Within a week after the launch of Mobile Money Interoperability, the platform recorded over 22,919 successful transfers, and more than half of that, 13,504 was on the Vodafone Cash platform.
The total for the first six days stood at a little over GHC1.8 million and Vodafone alone recorded GHC1.17 million representing some 65% of the total.
The daily interoperability transactions report, obtained from the Ghana Interbank Payments and Settlements System (GhIPSS) indicates Vodafone Cash customer-led in the interoperability transfers on daily basis for all the six days.
Meanwhile, for the six days, market leader MTN, which boasts of a whopping 76% market share in terms of active mobile money users, recorded 6793 transactions with a value of GHC451,809.
The next in line was AirtelTigo, which currently run two separate platforms, Airtel Money and Tigo Cash.
Airtel Money recorded 1,279 transactions valued at GHC102,377, while Tigo Cash recorded some 1,343 transfers valued at GHC81,333.
General Manager for Technology and Operations at GhIPSS, Kwadwo Ntim told journalists that the transfers ranged from as low as GHC1 to GHC2,500 per transfer.
He said the trend is encouraging and gives them the confidence that interoperability will not only achieve financial inclusion but also drive the cash-lite society goal of the government.
Kwadwo Ntim hinted that the reason many Vodafone Cash customers may be using the interoperability platform could be because Vodafone has reduced their services fee to 0.5% instead of the maximum 1.5% discussed among stakeholders.
MTN Mobile Money, for instance, charges exactly 1.5% service fee, while on-net transfers on MTN still cost 1%.
GhIPSS officials admitted that the 1.5% fee for interoperability transfers is not competitive compared to what other third-party financial technology (FINTEC) solution providers like Expresspay charge.
CEO of GhIPSS, Archie Hesse said the 1.5% service fee may not have taken the third party fees into consideration so they will go back to the drawing table and reconsider it.
He is however confident that as transaction volumes grow, the service fee would automatically be dropping.
Currently, the interoperability platform allows transfers between mobile wallets on various networks and transfers between a mobile wallet and bank account.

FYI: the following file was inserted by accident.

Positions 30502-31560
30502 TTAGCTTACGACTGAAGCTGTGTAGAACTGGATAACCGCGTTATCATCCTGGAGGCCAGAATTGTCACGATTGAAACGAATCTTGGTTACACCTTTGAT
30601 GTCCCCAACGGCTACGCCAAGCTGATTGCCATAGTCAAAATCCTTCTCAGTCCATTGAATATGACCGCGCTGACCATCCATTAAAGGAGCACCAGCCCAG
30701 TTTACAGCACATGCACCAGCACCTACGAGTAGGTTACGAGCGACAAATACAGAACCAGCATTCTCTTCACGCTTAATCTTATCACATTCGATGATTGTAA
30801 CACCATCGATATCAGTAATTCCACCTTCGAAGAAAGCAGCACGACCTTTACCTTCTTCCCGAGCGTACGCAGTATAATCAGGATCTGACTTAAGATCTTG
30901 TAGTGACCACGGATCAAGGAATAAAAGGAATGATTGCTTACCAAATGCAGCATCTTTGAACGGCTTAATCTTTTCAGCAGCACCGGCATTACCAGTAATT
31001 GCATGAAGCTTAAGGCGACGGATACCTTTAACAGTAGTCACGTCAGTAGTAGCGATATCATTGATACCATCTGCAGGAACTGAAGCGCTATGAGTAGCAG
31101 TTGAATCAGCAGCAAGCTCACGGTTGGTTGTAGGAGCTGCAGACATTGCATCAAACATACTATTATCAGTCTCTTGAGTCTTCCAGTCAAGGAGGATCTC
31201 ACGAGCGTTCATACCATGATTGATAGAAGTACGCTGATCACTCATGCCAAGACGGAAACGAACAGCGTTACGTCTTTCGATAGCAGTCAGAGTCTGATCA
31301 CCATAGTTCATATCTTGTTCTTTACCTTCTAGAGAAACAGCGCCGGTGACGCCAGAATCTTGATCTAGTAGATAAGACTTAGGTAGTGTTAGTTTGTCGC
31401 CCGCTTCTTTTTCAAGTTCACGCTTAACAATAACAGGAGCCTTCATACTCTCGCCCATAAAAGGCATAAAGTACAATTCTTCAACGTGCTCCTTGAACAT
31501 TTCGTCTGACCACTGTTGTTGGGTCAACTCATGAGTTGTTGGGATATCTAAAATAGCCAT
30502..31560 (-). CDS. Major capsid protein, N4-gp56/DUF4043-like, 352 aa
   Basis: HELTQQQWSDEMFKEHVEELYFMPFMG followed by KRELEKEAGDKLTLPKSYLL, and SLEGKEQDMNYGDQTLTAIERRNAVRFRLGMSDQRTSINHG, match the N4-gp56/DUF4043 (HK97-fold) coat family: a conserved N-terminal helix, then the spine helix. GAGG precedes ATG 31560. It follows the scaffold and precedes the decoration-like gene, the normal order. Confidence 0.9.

Kwadwo Ntim said within the next two months, transfers from bank accounts to mobile wallets on the platform would be made possible.
He said the philosophy behind the interoperability system is to ensure that all transactions are initiated from the platforms of the telcos, using the mobile phone, adding “that will ensure that more people will use the platform at the individual level instead of banks initiating transactions.”
Kwadwo Ntim said interoperability is disruptive, which means it could deny some players in the industry their jobs.
He explained that telcos are, for instance, most likely to end their cross-network money transfer relationships with the FINTEC companies and opt of the interoperability system where they have access to all banks in the country at a go, and that can be worrying for the FINTEC companies.
“But we have been engaging the FINTEC companies to discuss some of the downstream opportunities they can take advantage of using the interoperability platform because we are not going to go downstream at GhIPSS,” he said.
Some mobile money merchants have also been complaining about interoperability denying them of their business, but the GhIPSS CEO said, by regulation, merchants are not even supposed to transfer money on behalf of users but rather load wallets for customers to do their own transfers, and interoperability will not disrupt that.
He, however, noted that in the case where a customer decides to transfer money from his bank account into his mobile wallet, instead of going to a merchant to do so, that denies the merchant some business “but that is just part of the change that merchants need to innovate around and stay in business.”
Archie Hesse is confident that interoperability will compliment mobile money in driving lots of cash into the banking system so that the state will have enough money for infrastructural development.